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Bus Projects is currently closed.

We will reopen in our new space at the Collingwood Arts Precinct in March with our first round of exhibitions, a solo show by Moorina Bonini, a curated exhibition by Bianca Winata with Yaya Sung and Eugenia Lim, alongside the ‘Housewarming’ event series. Click through to our current website here.

We look forward to welcoming you to our new gallery in 2020!

Bus Projects acknowledges the traditional custodians of the land on which we operate: the Wurundjeri people and Elders past and present of the Kulin nations.

Bus Projects is supported by the Victorian Government through Creative Victoria and by the Australian Government through the Australia Council, its arts funding and advisory body. Bus Projects' 2017–19 Program is supported by the City of Yarra. Identity, Public Office

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"Crossroads/Titik Temu"
Eugenia Lim and Yaya Sung
Curated by: Bianca Winataputri

Opening: March 2020
Dates: 10 March - 4 April, 2020

‘Crossroads/Titik Temu’ is a series of collaborative projects that brings together contemporary visual artists from Indonesia and Australia. The project aims to create an on-going dialogue between the two countries by selecting one artist from each region to develop new works together over an extended period and be involved in each other’s artistic process. ‘Crossroads/Titik Temu’ initiates an opportunity for cross-cultural interactions that values artists’ needs for experimentation and collaboration.

For the first of the series, the project brings together the new media works and performative practices of Indonesian artist Yaya Sung and Australian artist Eugenia Lim. Through their multidisciplinary practice and research with local communities, this collaboration examines issues of identity and identity making in an increasingly ‘globalised’ world. As a Chinese descent born and raised in Jakarta, Yaya questions her position and identity in a multicultural society, and as a minority in the Indonesian community. Her practice explores the relationship between history and identity, and challenges ideas of nationality and authenticity often by placing herself in her works. Eugenia is also interested in formations of identity, particularly in relation to nationalism and stereotypes however in a very different environment that is in the context of multicultural Australia. She works across video, performance and installation, and takes on different personas to investigate ideas of ‘belonging’. Both artists explore notions of the ‘self’ in a globalised society, each facing different challenges in their local communities. Bringing these two artists together, this project reflects on the larger discourse of identity in contemporary society by examining the complexities of individual, collective and national identities, and the spaces in between.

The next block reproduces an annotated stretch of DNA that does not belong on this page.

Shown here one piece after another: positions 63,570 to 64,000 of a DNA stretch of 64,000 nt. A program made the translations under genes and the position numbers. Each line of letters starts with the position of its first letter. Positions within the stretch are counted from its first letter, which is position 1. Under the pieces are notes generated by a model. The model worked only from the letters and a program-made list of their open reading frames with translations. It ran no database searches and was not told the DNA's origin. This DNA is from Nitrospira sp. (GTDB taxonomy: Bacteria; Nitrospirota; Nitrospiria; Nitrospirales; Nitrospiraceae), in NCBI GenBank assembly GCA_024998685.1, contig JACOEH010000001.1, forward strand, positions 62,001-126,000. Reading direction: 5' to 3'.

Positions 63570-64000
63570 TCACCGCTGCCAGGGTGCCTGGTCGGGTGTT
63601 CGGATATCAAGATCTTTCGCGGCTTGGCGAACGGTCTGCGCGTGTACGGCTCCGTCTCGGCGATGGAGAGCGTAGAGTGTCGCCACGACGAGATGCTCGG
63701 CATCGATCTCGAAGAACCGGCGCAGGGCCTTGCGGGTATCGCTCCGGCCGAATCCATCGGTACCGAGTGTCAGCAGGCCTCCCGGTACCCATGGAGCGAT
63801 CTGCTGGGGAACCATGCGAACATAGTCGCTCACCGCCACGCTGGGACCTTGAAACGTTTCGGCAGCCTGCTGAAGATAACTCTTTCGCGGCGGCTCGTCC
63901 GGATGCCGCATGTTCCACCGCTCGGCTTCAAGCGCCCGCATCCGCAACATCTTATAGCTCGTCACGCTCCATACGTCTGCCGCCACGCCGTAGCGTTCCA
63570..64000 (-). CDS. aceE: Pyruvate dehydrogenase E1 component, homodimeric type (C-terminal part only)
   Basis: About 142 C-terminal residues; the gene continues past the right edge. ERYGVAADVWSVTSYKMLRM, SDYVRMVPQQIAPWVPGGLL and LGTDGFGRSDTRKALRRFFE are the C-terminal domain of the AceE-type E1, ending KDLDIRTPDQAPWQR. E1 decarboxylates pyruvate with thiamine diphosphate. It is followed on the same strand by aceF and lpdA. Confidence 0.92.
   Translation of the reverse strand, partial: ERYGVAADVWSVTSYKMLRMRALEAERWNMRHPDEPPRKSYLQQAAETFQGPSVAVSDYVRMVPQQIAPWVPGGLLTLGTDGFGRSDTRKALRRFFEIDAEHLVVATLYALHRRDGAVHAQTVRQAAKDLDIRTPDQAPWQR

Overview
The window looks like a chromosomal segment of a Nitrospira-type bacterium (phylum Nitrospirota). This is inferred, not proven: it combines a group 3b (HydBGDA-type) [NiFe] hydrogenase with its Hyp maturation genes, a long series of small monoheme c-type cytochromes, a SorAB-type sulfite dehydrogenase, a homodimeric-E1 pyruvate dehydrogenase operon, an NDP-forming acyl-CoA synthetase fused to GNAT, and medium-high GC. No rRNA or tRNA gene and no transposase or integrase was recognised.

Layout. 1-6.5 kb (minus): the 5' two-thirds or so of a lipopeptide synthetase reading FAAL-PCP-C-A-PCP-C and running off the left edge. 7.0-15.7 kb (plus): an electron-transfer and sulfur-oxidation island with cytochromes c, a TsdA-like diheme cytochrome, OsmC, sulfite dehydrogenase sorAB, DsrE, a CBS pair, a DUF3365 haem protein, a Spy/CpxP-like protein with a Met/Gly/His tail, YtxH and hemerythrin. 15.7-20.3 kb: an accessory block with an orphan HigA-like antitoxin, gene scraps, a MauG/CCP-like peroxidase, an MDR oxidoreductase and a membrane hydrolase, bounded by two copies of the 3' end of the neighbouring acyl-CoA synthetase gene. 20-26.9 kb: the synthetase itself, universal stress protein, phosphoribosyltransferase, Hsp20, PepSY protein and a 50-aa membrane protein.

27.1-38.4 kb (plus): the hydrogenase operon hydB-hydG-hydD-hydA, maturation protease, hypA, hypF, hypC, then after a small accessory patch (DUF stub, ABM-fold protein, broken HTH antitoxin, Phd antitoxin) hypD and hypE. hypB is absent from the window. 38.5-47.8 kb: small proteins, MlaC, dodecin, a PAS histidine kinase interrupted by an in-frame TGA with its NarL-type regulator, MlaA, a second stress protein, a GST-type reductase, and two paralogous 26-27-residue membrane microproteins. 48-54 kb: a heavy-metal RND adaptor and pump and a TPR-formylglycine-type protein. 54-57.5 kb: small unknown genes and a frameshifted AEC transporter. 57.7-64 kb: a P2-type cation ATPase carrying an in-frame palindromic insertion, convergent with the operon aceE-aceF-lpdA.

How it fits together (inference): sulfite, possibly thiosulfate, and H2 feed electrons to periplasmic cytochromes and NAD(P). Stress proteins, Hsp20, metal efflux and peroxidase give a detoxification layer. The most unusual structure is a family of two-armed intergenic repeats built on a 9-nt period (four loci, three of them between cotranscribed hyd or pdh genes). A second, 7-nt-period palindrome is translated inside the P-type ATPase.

Yaya Sung is an interdisciplinary artist, born in Jakarta, Indonesia. She is keen to explore cross-disciplinary collaborations, experimenting with limits and boundaries of being an artist. Yaya is determined to use fear and trauma as the metaphor to understand the meaning of her existence. Her media varies from photography, image/photo-based installation, videography, performance, to text and design installation. She is keen to explore cross-disciplinary collaborations, experimenting with limits and boundaries of being an artist. Yaya is determined to use fear and trauma as the metaphor to understand the meaning of her existence. She is one of the recipients of 16th Invisible Photographer Asia (IPA) grant.

Eugenia Lim is an Australian artist who works across video, performance and installation. Interested in how nationalism and stereotypes are formed, Lim invents personas to explore the tensions of an individual within society – the alienation and belonging in a globalised world. Conflations between authenticity, mimicry, natural, man-made, historical and anachronistic are important to the work. To this end, Lim finds inspiration in sites and objects that are both ‘contemporary’ and ‘out of time’, embodied and virtual. Model homes, suburban sprawl, CCTV, online chat rooms, fake food, historical parks and the Australian landscape have all featured in the work. Counterpoint to these sites, Lim has performed the identities of Japanese hikikomori; a Bowie-eyed rock star; the cannibal Issei Sagawa; a suburban beautician; Miranda from Picnic at Hanging Rock and currently, a gold Mao-suited ‘Ambassador’. This dialogue between place and performance reflects the push-pull between Australian and Asian, the mono and the multicultural.


Yaya Sung, ‘Study of Sanity: Flexuous Images’, 2019